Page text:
9098 Company Sergeant Major Arthur Haymes.

 

 

 

In early September 1914 as the men of Manchester answered Lord Derby’s call and began to swell the ranks of the newly formed Pals Battalions the shortage of  Officers and men to train them was a problem that needed urgently addressing.

 

As the Expeditionary Force embarked for Belgium, ex Officers and Soldiers were “dug out” of retirement to train the Men who, a few short weeks earlier had been civilians and possessed little or no Military experience.  

 

One such Man was Arthur Haymes.

 

Arthur was born in 1858 in Coventry to Francis and Mary Ann Haymes. In the 1891 census Arthur, by now Married to his wife Ellen, was, a Sergeant in the Rifle Brigade, and in 1901 Ellen was living at 72, Oxford Street Coventry with their children, Arthur, Florence, Margaret, Walter, Winifred, John and Nellie.

 

Arthur’s name does not appear on the 1901 census and one explanation is that he was away with his Regiment in South Africa.

 

On the 20th February 1902, Arthur’s son Arthur Francis joined the Royal Warwickshire Regiment at Warwick, signing on for 21 years.

At some stage before 1914, the family moved to 24, Walter Street Blackburn and in September 1914 aged 56; Arthur senior volunteered for service and was posted to the 17th Battalion the Manchester Regiment.

 

Arthur was appointed Company Sergeant Major of B Company and in the early days his experience as a seasoned veteran would have been crucial in instilling military pride and discipline in the men.

 

For the first 7 months, the Battalion trained in Heaton Park on the outskirts of the City and on the 24th April 1915, they moved to Belton Park near Grantham to form part of the 30th Division. The training was stepped up here and the pace became very demanding with lots of route marches, Company, Battalion and Brigade attacks, trench digging and musketry courses.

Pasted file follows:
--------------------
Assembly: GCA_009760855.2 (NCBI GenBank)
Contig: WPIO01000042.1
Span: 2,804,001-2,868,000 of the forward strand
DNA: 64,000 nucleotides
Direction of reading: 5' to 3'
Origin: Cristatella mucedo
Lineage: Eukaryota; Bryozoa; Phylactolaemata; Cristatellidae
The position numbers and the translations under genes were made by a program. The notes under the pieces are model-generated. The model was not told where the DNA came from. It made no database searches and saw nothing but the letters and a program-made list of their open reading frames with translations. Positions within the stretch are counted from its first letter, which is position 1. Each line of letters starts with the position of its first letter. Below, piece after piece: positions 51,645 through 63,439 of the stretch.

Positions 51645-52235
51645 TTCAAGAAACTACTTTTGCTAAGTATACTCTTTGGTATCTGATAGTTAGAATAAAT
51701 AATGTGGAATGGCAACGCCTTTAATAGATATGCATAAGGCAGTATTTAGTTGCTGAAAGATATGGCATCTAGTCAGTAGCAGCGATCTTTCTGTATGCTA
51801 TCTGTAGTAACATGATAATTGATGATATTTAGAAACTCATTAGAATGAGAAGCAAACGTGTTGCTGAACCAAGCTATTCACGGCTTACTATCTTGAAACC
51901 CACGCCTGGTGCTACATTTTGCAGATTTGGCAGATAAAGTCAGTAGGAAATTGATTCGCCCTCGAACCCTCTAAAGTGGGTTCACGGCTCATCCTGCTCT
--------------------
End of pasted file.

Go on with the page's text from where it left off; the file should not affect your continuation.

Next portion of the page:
On the 7th September 1915, the 30th Division moved to Lark Hill on Salisbury Plain to complete its training.

 

Whilst at Lark Hill, Company Sergeant Major Haymes was admitted to the Military Hospital, Netheravon and on the 30th September 1915, died of heart failure aged 57 Years. Company Sergeant Major Haymes body was brought back to Blackburn and on the 5th October he was buried in Blackburn Cemetery.

 

Arthur’s son Arthur Junior had served with the Royal Warwickshire’s for 6 years and in 1908 transferred to the Norfolk Regiment where, in 1913 he was promoted, like his Father to Company Sergeant Major. On the outbreak of war, Arthur Junior deployed to France with the 1st Battalion the Norfolk Regiment and on the 8th September he was badly wounded and admitted to the 14th Field Ambulance with Gun shot wounds to his shoulder, arm and face and was sent to Number 3 General hospital at St Nazaire.

 

On the 11th December 1914, the medical officer at the base downgraded Sergeant Major Haymes and marked him for permanent base duties only. On the 22nd October 1915, Arthur was admitted to Number 12 Base Hospital at Rouen and on the 24th was evacuated to England aboard the Hospital ship Saint Andrew suffering from “Mental problems” and was discharged as “No longer physically fit for war service” on the 23rd February 1916.

 

Arthur had been mentioned twice in despatches on 19/10/1914 and 22/06/1915.

 

The nature of Arthur’s illness will never be known but it was severe enough for him to be admitted to the Eglington Asylum in Cork where, on the 17th December 1916 he died.

 

Arthur’s body was returned to Blackburn where, on the 22nd December he was buried with his father.

 

 

Many thanks to Kingo for writing this article, John Martin for the photo and cemetery research, tisgrannies and wendi for the
census searches and mack for additional info and his service record

 

 

return to 17th battalion history